With so many dog products on the market, you may wonder what’s essential and what you can do without. For example, do dogs really need their very own dog shampoo? Why can’t you just use human shampoo on your dog? The short answer is, don’t. And here are some reasons why.
Acidity and Alkalinity: The Ph Balance
Dogs’ skin and human skin have very different Ph balances. Skin has a thin layer called the acid mantle, which protects the topmost layer of the skin, the stratum corneum, from contaminants such as viruses and bacteria. It also keeps the body hydrated by absorbing water and reducing evaporation. When we bathe, the acid mantle is washed away. To counter this, most soaps and shampoos have ingredients that moisturize and protect the skin until the acid mantle renews itself. In order for the acid mantle to do its job, the proper balance of acidity and alkalinity is crucial. This is called the Ph balance.
Human skin has a normal Ph balance of 5.5-5.6, which is on the acidic side. Dogs, on the other hand, have a normal Ph balance of 6.2-7.4, which is more neutral. Using a human shampoo on dogs disrupts the acid mantle, leaving your dog vulnerable to parasites, viruses, and bacteria. It also makes his skin feel dry and flaky, which can lead to repeated scratching and abrasions. This makes it easy for bacteria to invade.
Who Has More Sensitive Skin?
Dog’s skin is actually more sensitive than ours; we have 10-15 layers of skin cells, canines have only 3-5. Shampoo with the wrong Ph balance and/or harsh chemicals can irritate a dog’s skin and strip away the protective oils from his coat and skin.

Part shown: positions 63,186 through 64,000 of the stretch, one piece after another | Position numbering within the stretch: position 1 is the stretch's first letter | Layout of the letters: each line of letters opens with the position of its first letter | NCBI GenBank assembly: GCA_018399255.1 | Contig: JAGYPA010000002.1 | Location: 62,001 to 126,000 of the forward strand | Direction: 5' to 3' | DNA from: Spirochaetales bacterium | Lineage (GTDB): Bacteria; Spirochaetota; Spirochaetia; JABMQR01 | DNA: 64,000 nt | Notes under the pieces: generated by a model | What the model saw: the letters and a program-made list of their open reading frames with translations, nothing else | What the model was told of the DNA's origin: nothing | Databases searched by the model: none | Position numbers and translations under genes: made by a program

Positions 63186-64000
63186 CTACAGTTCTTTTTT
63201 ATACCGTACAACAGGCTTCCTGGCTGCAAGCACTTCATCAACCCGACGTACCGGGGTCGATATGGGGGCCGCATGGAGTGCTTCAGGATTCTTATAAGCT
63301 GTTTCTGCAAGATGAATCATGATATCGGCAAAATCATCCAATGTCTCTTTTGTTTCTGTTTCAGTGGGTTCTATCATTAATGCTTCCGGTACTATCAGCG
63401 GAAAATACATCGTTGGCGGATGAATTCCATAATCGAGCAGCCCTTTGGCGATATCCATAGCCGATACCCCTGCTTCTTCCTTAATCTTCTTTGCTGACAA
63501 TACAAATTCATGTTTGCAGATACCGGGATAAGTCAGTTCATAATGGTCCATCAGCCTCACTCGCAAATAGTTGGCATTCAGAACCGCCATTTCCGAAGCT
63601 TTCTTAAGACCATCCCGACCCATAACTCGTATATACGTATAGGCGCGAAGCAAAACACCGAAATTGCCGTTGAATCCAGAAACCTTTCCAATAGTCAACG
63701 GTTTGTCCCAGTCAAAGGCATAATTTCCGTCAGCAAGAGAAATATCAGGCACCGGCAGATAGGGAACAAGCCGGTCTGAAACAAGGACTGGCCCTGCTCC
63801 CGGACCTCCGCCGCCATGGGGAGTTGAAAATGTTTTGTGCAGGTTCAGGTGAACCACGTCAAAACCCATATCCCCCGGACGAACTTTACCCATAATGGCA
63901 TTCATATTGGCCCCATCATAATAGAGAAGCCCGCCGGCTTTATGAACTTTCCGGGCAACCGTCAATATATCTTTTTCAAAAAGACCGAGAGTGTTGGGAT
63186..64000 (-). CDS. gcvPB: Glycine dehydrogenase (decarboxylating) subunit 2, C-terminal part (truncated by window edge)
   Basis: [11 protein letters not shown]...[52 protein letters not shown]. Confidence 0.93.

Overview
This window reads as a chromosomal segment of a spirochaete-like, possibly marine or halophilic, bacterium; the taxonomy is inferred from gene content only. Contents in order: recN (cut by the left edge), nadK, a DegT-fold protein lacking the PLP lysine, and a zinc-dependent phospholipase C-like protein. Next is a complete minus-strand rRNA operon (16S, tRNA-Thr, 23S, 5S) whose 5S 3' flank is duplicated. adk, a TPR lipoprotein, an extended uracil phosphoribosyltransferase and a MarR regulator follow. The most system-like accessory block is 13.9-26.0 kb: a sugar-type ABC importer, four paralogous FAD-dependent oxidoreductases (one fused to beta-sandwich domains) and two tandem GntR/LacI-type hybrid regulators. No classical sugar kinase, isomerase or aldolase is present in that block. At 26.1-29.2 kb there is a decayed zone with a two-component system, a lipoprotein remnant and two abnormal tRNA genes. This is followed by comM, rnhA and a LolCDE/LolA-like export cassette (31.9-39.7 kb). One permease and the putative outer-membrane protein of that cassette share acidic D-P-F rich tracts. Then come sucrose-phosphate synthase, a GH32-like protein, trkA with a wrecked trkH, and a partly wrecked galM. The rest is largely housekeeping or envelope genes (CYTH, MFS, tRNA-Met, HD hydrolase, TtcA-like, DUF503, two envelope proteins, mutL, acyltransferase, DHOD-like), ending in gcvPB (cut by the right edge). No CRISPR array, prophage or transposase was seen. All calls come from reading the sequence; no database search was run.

So, without that crucial acid mantle, dogs are left open to a host of unpleasant and possibly dangerous conditions, ranging from dry flaky skin, rashes, and itching to infections.
But What if it’s a Dog-Washing Emergency?
It’s 9 p.m. on a Sunday, your dog has just rolled in something disgusting, and you have no dog shampoo on hand. Can you, in this case, bathe your dog with human shampoo? Of course. Acidity, or Ph balance, varies among breeds, and your dog may have more acidic skin than other dogs. Frequency of use also affects reactions; if this is a once-in-a blue-moon thing, your dog will likely be perfectly fine.
Today, many human shampoos are made from gentle, natural ingredients. If your own shampoo includes ingredients such as tea tree oil, aloe vera, or natural colloidal oatmeal, it’s less likely to do damage to your dog’s skin than a shampoo filled with chemicals.
But the best plan of all is to stock dog shampoo the same way you do other household staples, so that you’ll never be tempted to substitute your salon formula for the dog shampoo that’s just right for your canine pal.
One important last note: apart from the choice of shampoo, the most important part of the bathing process is the rinse. It should take much longer to rinse your dog than to lather him up. A thorough rinse will remove all traces of shampoo and keep your dog’s skin clear and clean.